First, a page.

North American children today are taller and heavier than their counterparts of a hundred years ago (Gallahue & Ozman, 1998). Over a third of the children today are overweight and obese (Kirchner & Fishburne, 1998). Why is this? Simply put: Today’s children are less active than the children of the past. As a result, many children suffer from obesity which in turn leads to coronary heart disease, high blood pressure, and high levels of cholesterol (Graham et al, 1998; Kirchner & Fishburne, 1998; Pangrazi, 1998). How can teachers and parents concerned with their children’s health help?
Activity is one of the eleven components which contributes to a high-quality, healthy lifestyle. Some of the other components are muscle strength and endurance, flexibility, cardiovascular, and nutrition to mention a few (Corbin & Lindsey, 1997). The Surgeon General’s Report on Physical Activity and Health Benefits recommends, “All people over the age of two years should accumulate at least 30 minutes of endurance-type physical activity, of at least moderate intensity, on most preferably all days of the week” (U.S. Department of Health and Human Services, 1996).
By incorporating daily movement activities into the early childhood curriculum, you help lay the foundation for children to experience an active childhood which will help them create an active adulthood. In fact, research has shown just how important the early years are to promoting physical fitness and wellness. According to Gabbard (1998), the “window of opportunity” for acquiring basic motor movements is from prenatal to five years of age; for fine motor skills the window is from after birth to around nine years of age. During this period, the brain gathers and stores information and a solid foundation for movement activities is built. At age ten the behavioral development window closes.
However, children are children. Do not use adult activities with them. Children’s fitness and movement activities should be fun and appropriate for the age of the children. Remember, play is children’s work, and is their way of learning as well as exercising. The following suggestions will help you incorporate movement activities into your classroom.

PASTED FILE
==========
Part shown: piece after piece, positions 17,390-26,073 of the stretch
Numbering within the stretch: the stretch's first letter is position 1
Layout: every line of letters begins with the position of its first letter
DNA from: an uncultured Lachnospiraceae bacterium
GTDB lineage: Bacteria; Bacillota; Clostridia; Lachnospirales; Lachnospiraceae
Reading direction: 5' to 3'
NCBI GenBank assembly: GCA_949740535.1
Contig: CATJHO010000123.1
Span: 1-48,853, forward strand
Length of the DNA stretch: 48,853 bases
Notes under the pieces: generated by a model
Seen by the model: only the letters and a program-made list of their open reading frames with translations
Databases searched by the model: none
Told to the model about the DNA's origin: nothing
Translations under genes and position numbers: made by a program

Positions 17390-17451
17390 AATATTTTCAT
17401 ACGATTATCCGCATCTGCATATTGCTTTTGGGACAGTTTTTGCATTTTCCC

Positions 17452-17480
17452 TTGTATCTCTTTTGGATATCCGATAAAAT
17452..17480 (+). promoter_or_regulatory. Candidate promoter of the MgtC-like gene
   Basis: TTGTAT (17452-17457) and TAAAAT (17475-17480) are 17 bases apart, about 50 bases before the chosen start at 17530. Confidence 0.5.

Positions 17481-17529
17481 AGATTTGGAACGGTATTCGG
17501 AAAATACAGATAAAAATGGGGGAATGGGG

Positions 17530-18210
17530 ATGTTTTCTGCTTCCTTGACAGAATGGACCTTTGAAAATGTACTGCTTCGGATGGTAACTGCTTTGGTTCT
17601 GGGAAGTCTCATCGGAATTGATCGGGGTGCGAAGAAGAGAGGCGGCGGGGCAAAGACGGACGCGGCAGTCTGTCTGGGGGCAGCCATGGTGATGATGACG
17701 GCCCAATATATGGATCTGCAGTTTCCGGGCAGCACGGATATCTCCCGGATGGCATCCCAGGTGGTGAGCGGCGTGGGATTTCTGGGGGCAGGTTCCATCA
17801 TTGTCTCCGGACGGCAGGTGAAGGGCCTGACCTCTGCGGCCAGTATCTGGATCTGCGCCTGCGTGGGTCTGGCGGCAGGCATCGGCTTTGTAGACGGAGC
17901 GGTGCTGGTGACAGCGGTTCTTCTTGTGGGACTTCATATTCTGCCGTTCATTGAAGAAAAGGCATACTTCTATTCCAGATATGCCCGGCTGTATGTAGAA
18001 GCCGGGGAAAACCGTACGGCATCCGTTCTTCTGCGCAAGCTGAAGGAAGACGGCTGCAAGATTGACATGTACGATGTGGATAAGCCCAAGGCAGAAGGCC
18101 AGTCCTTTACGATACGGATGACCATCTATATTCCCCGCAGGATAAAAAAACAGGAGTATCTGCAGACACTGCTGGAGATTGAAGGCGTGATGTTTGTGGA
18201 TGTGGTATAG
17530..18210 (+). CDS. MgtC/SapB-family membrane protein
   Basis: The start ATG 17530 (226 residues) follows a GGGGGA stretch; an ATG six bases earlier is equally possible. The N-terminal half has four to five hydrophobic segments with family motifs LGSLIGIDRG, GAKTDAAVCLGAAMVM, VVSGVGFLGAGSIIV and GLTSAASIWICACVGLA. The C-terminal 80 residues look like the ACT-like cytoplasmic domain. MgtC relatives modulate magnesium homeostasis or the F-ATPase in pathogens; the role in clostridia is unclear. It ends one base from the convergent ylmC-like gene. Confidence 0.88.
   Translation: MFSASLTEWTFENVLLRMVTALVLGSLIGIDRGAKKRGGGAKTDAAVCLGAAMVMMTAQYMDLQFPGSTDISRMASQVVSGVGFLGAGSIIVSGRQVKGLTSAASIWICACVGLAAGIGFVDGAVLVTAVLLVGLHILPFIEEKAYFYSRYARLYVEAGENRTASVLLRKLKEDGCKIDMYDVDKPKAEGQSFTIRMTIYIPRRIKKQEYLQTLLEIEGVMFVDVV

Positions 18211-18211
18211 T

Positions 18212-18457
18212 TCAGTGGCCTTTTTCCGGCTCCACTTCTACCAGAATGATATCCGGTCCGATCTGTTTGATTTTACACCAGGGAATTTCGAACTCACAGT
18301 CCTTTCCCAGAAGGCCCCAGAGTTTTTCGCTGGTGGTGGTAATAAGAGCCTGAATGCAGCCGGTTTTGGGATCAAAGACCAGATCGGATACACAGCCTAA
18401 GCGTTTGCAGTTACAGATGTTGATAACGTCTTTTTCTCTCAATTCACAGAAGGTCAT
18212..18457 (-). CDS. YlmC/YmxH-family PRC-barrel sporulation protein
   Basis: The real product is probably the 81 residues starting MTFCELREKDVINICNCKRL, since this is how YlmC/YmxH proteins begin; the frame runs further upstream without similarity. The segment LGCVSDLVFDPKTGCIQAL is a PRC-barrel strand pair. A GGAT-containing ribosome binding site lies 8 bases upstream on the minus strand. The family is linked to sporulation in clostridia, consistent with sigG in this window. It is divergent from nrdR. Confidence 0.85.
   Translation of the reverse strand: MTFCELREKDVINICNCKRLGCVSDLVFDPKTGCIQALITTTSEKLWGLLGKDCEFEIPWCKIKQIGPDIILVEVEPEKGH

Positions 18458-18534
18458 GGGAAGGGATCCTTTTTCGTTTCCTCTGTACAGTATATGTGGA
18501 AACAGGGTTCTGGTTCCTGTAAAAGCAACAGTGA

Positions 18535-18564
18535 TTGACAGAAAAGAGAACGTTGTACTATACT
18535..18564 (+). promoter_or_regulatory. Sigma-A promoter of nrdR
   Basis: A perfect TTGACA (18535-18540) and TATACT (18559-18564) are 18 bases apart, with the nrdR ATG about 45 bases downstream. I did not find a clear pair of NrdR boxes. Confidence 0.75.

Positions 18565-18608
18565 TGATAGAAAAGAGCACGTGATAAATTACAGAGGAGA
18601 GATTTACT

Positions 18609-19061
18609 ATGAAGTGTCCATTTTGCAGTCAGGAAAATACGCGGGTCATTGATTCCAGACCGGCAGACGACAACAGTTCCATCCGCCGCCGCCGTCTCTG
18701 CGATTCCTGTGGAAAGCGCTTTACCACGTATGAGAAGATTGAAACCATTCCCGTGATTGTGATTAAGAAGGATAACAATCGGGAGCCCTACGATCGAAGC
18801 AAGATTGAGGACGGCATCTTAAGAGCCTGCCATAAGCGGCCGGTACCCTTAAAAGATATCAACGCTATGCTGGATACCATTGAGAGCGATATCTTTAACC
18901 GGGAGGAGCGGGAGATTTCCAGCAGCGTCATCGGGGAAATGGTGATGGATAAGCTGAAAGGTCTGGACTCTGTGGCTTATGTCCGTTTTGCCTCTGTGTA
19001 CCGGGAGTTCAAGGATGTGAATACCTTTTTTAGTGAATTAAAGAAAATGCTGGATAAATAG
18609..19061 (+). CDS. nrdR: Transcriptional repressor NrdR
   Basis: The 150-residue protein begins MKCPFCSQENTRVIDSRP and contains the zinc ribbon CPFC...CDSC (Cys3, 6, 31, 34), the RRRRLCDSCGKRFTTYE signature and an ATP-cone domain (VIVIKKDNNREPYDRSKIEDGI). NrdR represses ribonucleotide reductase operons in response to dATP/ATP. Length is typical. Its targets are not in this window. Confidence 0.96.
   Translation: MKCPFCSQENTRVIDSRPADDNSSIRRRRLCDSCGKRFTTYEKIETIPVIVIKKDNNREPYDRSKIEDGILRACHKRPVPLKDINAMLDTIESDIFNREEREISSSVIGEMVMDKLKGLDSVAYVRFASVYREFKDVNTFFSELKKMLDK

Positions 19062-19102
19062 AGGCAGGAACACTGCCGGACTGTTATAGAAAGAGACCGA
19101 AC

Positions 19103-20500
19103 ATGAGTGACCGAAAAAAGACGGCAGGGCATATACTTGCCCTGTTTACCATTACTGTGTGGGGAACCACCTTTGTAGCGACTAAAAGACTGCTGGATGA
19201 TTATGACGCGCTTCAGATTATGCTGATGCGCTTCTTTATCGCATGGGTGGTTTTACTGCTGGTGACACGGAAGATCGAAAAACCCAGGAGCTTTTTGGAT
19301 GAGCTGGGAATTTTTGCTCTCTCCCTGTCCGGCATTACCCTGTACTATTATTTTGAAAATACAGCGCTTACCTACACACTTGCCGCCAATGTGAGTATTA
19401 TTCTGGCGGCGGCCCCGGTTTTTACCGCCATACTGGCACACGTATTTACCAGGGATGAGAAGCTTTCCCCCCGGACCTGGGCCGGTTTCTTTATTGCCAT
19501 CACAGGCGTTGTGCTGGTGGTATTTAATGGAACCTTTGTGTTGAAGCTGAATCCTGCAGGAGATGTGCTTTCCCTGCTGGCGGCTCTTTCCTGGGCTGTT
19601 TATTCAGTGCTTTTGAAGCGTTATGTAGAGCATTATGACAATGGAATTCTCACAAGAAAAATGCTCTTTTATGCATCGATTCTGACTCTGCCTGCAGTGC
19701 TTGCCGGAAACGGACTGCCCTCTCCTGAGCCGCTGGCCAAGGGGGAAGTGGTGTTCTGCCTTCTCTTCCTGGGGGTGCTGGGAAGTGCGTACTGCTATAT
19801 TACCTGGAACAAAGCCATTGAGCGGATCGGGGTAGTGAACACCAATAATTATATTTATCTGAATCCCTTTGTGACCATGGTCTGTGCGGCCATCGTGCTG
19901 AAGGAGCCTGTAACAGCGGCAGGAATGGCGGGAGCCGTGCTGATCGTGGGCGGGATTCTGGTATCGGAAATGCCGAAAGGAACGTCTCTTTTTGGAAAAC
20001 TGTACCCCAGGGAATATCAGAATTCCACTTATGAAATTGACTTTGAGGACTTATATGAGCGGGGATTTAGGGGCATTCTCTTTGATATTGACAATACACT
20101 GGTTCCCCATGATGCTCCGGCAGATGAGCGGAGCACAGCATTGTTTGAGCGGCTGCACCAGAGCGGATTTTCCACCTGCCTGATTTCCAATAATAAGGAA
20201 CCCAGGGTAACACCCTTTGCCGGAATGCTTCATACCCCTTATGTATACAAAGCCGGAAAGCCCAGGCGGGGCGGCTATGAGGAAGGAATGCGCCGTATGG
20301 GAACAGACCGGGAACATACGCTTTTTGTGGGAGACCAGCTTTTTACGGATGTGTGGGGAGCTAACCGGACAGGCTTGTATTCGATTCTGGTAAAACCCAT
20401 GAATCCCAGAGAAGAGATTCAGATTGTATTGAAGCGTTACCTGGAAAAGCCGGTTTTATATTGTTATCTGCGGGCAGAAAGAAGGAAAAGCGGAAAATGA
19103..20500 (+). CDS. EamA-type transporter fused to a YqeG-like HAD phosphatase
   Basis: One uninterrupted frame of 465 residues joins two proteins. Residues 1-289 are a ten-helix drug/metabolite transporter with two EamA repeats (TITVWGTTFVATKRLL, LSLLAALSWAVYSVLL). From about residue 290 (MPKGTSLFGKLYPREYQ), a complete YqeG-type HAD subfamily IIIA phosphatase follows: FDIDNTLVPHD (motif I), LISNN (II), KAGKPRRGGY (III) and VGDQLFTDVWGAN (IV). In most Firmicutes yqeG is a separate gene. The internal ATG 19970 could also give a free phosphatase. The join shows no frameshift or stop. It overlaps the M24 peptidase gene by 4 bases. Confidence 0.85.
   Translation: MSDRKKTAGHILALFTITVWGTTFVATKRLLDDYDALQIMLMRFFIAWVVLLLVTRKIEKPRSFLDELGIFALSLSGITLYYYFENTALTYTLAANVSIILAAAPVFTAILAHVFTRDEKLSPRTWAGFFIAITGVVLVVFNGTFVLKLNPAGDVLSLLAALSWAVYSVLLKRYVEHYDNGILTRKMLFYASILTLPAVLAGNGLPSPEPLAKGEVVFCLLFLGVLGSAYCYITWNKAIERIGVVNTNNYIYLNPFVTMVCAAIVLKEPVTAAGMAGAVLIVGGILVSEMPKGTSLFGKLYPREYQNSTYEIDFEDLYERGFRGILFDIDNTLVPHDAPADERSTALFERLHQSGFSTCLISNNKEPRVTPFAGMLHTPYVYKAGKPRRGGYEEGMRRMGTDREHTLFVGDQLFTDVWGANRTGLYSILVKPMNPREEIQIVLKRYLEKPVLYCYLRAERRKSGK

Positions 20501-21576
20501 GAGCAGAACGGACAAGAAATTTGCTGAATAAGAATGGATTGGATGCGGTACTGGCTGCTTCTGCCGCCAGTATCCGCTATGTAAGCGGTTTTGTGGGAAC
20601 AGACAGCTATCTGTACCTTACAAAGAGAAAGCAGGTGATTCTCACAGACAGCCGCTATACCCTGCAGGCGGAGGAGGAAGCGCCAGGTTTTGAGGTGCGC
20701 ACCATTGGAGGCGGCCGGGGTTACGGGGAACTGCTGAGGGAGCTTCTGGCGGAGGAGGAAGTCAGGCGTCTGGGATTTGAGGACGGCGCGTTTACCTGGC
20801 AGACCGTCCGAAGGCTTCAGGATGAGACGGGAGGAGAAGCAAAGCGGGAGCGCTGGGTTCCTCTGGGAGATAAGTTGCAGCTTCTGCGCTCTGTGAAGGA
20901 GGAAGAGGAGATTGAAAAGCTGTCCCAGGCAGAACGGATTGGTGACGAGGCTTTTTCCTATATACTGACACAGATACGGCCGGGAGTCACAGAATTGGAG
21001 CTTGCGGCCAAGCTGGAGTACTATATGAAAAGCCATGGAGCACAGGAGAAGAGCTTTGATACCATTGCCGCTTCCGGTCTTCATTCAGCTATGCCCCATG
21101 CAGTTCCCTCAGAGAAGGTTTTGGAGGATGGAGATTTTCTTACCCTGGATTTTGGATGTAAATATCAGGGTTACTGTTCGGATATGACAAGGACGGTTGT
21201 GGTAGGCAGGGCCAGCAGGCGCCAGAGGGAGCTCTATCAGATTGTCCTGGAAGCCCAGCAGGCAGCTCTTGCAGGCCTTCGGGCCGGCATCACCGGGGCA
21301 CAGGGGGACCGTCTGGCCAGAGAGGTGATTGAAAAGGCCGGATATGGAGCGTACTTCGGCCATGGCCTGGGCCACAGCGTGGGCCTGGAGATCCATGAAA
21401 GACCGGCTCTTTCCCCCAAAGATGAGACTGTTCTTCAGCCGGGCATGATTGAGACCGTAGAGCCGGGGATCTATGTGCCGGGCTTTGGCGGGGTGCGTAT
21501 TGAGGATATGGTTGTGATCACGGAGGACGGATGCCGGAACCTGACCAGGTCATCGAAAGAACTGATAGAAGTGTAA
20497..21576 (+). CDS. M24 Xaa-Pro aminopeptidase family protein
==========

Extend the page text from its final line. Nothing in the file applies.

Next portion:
- Start early (before two years of age) with gross motor movements (the use of the large muscles in the body). Examples of gross motor activities include climbing, walking, running, kicking, throwing, catching, and jumping.
- Combine movements involving eye-foot and eye-hand coordination such as striking large colorful beach balls and balloons. Include manipulative items where reaching-to-grasp, puzzles, building blocks, and stringing beads provide experiences with fine motor movements (Gabbard, 1998).
Dr. Gary Sanders is a visiting assistant professor in the Department of Physical Education at the University of Missouri Kansas City. Dr. Sanders teaches motor development, motor learning, physical education pedagogy, dance, and a variety of activity courses. He was Dance Educator of the Year in 1992 for the state of Minnesota. He also contributes professional presentations at national, district, state, and local levels.
Corbin, C.B., & Lindsey, R., (1997). Concepts of physical fitness, 9th ed. Brown & Benchmark: Dubuque, IA.
Gabbard, C. (1998). Windows of opportunity for early brain and motor development. Journal of Physical Education, Recreation, and Dance, Volume 69, pp. 54-55.
Gallahue, D.L. & Ozmum, J.C. (1998). Understanding motor development, 4th ed. Mayfield: Mountain View, CA.
Kirchner, G. & Fishburne, G.J. (1998). Physical education for elementary school children, 10th edition, WCB/McGraw-Hill: Dubuque, IA.
Mendon, J. & Van Blom, J. (1999). Using technology to enhance fitness. Teaching Elementary Physical Education, Volume 10, p. 20.
Pangrazi, R.P. (1998). Dynamic physical education for elementary school children, 12th edition. Allyn and Bacon: Boston.
U.S. Department of Health & Human Services (1996). Physical activity and health: A report of the surgeon general. Atlanta, GA: USDHHS, Centers for Disease Control and Prevention,